Plants are called autotrophs because they can use energy from light to synthesize, or make, their own food source. Many people believe they are “feeding” a plant when they put it in soil, water it, or place it outside in the Sun, but none of these things are considered food. Rather, plants use sunlight, water, and the gases in the air to make glucose, which is a form of sugar that plants need to survive. This process is called photosynthesis and is performed by all plants, algae, and even some microorganisms. To perform photosynthesis, plants need three things: carbon dioxide, water, and sunlight.
By taking in water (H2O) through the roots, carbon dioxide (CO2) from the air, and light energy from the Sun, plants can perform photosynthesis to make glucose (sugars) and oxygen (O2). CREDIT: mapichai/Shutterstock.com
A thunderstorm is a disturbance in the atmosphere that is characterized by lightning and thunder. Lightning is an electrical discharge in the air generated by charged particles in moving air masses. Because lightning is a phenomenon of moving, charged particles, not rain, we see lightning in violent forest fires and volcanoes as well as thunderstorms. Thunder is the sound produced by the shock wave lightning generates. The air immediately around lightning is suddenly heated to high temperatures—up to 30,000°C (54,000°F)—and subjected to high pressure; it expands rapidly.
Have you ever heard someone say, “Clouds are just water vapor”? Next time, you’ll be able to correct them.
While it’s true that clouds contain water, they actually aren’t made of water vapor. If they were, you wouldn’t be able to see them. The water that makes up clouds is in liquid or ice form. The air around us is partially made up of invisible water vapor. It’s only when that water vapor cools and condenses into liquid water droplets or solid ice crystals that visible clouds form.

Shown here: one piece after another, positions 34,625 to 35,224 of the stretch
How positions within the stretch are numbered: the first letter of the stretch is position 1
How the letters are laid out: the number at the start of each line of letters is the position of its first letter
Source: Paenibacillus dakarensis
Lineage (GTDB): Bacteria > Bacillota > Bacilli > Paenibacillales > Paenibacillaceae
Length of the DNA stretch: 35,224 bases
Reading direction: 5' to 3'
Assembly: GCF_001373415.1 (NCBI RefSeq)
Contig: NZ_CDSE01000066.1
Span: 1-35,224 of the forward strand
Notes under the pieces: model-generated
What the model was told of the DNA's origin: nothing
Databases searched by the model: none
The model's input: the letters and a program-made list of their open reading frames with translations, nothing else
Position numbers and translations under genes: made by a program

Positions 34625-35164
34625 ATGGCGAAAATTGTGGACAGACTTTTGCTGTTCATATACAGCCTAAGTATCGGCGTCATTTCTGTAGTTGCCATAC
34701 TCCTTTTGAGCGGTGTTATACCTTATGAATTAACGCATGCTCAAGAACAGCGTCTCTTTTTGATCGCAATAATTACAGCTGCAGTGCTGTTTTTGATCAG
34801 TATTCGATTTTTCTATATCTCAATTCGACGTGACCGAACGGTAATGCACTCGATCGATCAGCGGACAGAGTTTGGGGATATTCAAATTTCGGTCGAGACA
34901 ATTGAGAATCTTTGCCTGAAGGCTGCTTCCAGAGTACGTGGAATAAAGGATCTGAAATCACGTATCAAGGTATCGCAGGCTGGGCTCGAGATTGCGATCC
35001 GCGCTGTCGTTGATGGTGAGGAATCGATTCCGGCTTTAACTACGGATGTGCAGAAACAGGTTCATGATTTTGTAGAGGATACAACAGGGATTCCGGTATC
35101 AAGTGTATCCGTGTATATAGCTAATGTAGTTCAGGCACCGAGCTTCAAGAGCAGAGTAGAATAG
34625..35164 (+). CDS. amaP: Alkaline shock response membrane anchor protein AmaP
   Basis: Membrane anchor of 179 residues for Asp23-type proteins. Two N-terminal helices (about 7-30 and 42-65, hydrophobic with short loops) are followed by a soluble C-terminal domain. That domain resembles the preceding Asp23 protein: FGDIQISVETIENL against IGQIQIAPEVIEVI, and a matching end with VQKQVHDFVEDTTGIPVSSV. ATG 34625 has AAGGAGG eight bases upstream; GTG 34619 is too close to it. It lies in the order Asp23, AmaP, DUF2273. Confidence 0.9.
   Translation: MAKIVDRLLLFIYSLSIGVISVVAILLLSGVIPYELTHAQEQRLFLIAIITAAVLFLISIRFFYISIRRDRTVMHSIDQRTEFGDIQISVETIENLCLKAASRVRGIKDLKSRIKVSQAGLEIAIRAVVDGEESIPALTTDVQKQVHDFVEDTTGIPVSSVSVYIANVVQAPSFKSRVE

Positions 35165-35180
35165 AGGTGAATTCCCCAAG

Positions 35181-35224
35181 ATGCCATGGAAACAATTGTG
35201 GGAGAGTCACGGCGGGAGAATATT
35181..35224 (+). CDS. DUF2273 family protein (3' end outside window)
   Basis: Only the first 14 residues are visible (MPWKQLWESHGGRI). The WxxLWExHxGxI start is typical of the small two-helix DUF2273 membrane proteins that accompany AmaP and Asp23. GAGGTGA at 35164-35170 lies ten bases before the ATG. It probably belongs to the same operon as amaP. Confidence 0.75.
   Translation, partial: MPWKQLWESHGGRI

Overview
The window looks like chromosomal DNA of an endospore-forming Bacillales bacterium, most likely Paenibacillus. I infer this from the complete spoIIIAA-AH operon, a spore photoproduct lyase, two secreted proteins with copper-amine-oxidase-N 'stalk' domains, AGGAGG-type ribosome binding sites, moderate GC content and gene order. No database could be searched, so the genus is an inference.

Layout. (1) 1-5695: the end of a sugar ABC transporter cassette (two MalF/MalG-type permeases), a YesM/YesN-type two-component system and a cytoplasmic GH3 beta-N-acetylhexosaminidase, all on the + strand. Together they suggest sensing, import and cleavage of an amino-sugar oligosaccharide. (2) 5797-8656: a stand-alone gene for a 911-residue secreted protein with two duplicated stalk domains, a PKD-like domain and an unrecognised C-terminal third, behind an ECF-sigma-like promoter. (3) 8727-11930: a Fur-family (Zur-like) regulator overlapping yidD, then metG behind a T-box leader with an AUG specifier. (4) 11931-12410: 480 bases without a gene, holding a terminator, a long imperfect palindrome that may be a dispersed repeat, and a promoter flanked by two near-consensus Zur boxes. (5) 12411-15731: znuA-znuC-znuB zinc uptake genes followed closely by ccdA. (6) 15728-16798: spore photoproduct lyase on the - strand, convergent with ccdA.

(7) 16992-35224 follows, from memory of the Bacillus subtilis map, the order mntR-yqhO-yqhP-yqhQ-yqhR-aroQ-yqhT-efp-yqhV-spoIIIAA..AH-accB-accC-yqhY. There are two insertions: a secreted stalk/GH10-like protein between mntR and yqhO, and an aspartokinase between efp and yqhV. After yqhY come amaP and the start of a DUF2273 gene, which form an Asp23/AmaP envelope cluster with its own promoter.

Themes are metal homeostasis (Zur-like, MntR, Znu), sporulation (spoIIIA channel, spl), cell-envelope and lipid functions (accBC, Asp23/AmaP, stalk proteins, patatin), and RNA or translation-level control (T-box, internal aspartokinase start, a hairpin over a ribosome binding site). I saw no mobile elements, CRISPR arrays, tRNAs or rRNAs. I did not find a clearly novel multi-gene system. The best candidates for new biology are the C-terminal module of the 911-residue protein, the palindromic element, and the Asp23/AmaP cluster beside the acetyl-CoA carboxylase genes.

There’s nothing lovelier than the first snowfall of winter. Fluffy white flakes slowly drift down to cover your hair and clothes in their crystalline patterns. Just like all of nature’s most beautiful things, we can describe the beauty of snow with science! With the help of a turn of the century scientist and knowledge of crystal formation, we can crack of the code on these snow crystals. Including the big questions: Is it true that no two snowflakes are alike?
In the winter, when the days get shorter and the weather gets increasingly colder, it can seem like the Sun has forsaken us. I mean, after all, that’s when we are farthest from it—both physically and emotionally—right? Well, not exactly. While it might make sense to think that colder days equals farther distance from the Sun, it’s really not quite so simple.
If you live in a rural area, or near a park, you’ve probably observed this unique squirrel behavior. When the weather catches a chill, these bushy-tailed creatures begin what looks like preparation for a wide-scale scavenger hunt. In great numbers, these squirrels begin to bury nuts! Squirrels hide nuts this way as preparation for cold weather when otherwise food will be scarce. This kind of proactive stashing raises a lot of questions for squirrel enthusiasts—the most pressing being how do the squirrels find their nuts again?
It’s been just over 110 years since Einstein published his groundbreaking papers in 1905 that revolutionized physics as we know it and ushered in the quantum age. Among these papers were his theories on special relativity (not to be confused with general relativity, which he published 10 years later in 1915). His theories on special relativity discussed such strange things as length contraction and time dilation when an observer moved at speeds approaching the speed of light (3 x 108 meters per second, or c).